Wednesday, 20 September 2017

Wonderful Western Australia

Late last November, and into early-December I spent some time in Western Australia. I focused on the southwestern area of the state and on the state endemics of that region, of which there's quite a few.

After arrival in Perth I headed south to the wonderful Dryandra Woodland, home of the gorgeous Numbat (a very rare carnivorous diurnal marsupial), and range of the target endemic birds. I then continued down to the Stirling Ranges before hitting the coast down at the gorgeous Cheynes Beach and Two People's Bay (magical landscape down there) and home of the 'Big Invisible 3' - three of Australia's toughest birds - Western Whipbird, Western Bristlebird, and Noisy Scrub-bird. I then drove north back to Perth via some inland water. It was a great trip, really enjoyable birding and interesting landscapes, the plants seemed more akin to Africa than the rest of Australia! I'll be heading back out to Western Australia at the same time this year so very much looking forward to that! Details here:

I managed to get some photos of most of my target birds and I've included these below, along with some notes on those. There was also several species I saw but didn't manage photos of... I actually, eventually got views of all three of the 'Big Invisible 3' but sadly no photos. I had Western Whipbird at Stirling Ranges and Cheynes beach - these two birds are of different sub-species and may warrant full species status, Western Bristlebird was heard at Cheynes Beach and seen very well at Two People's Bay, with Noisy Scrub-bird heard a matter of feet away from me at Cheynes Beach, but no sign as it hid in the undergrowth, only for one to finally give up views later in the day at its usual spot!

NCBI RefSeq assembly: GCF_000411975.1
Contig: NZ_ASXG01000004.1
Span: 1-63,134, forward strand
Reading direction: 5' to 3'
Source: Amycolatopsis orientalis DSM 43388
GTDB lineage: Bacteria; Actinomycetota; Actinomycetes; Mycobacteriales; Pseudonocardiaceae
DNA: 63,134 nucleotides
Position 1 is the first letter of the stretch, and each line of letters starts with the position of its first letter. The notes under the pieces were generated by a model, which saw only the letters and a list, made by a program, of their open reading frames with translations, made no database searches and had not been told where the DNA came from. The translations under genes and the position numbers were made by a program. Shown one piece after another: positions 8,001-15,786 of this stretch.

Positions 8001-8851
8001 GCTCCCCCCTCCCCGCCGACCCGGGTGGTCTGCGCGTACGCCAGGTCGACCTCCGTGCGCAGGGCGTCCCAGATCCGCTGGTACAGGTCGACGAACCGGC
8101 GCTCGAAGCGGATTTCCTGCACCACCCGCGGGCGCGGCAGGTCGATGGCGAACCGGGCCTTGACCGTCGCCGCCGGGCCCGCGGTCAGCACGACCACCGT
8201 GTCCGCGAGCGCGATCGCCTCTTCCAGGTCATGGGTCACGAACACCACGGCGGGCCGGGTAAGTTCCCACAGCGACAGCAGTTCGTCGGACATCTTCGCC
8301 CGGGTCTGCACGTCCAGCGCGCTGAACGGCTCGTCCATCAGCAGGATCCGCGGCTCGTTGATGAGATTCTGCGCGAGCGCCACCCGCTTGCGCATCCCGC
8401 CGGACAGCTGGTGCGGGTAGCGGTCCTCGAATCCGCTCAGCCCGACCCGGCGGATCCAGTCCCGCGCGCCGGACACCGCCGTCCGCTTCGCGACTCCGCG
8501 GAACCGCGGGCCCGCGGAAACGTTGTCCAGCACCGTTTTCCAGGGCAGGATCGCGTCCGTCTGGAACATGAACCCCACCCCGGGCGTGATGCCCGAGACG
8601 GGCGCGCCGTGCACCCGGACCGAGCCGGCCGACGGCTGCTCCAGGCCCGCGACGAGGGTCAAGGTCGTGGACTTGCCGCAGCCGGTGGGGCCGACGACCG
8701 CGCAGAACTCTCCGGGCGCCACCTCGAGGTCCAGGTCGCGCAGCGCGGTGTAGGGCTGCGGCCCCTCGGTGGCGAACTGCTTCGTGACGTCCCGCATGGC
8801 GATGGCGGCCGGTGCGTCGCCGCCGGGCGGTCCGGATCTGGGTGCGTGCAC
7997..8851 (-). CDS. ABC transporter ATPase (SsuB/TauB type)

But as for the ones I got photos of, see below..... the first set of photographs show some of the main specialist birds of Western Australia (some stretch just into western South Australia also - like the Blue-breasted Fairywren, and Rufous Treecreeper) but the others are totally restricted to Western Australia.

Blue-breasted Fairywren - got some incredible views of this really beautiful species,this male was very interested in my presence.

Carnaby's Black Cockatoo - several large flocks seen while in the south

Carnaby's Black Cockatoo - often found perched

Gilbert's Honeyeater - this one was coming to a waterbath!

Red-capped Parrot - a really beautiful parrot but rather shy when I had my camera to hand!

Red-eared Firetail - better pics required!

Red-winged Fairywren - great views but they weren't looking as flash as the Blue-breasted.

Rufous Treecreeper - very common

Western Corella (local Muir's Corella sub-species)

Western Rosella - a much smaller bird than the other rosellas of Australia

Western Thornbill - fairly common, a typical thornbill....

Western Wattlebird - not as commonly seen as I'd expected but still seen a few times (here with the very abundant Purple-crowned Lorikeet)

Western Whistler - A recent split from Australian Golden Whistler

White-breasted Robin - typically friendly robin but often in the shaded areas

The following species either are of interesting sub-species, and possible potential future splits (mainly with disjunct populations in the east), or just photos I'm pleased with!

Australian Ringneck (Twenty-eight Parrot)

Brown-headed Honeyeater

Bush Stone-curlew

Common Bronzewing

Fan-tailed Cuckoo - this young bird was being looked after by a White-browed Scrubwren

Nankeen Night Heron

Red-capped Robin

Shining Bronze Cuckoo

Splendid Fairywren

Tawny Frogmouth

Varied Sitella

White-browed Scrubwren (Spotted Scrubwren sub-species)

It wasn't all birds though, there were some great animals about too and I got great views of the very rare and localized Numbat, as well as Short-beaked Echidna and Kangaroos!

Numbat - a diurnal carnivorous marsupial specialized on hunting termites!

Short-beaked Echidna

Western Grey Kangaroo

No comments:

Post a Comment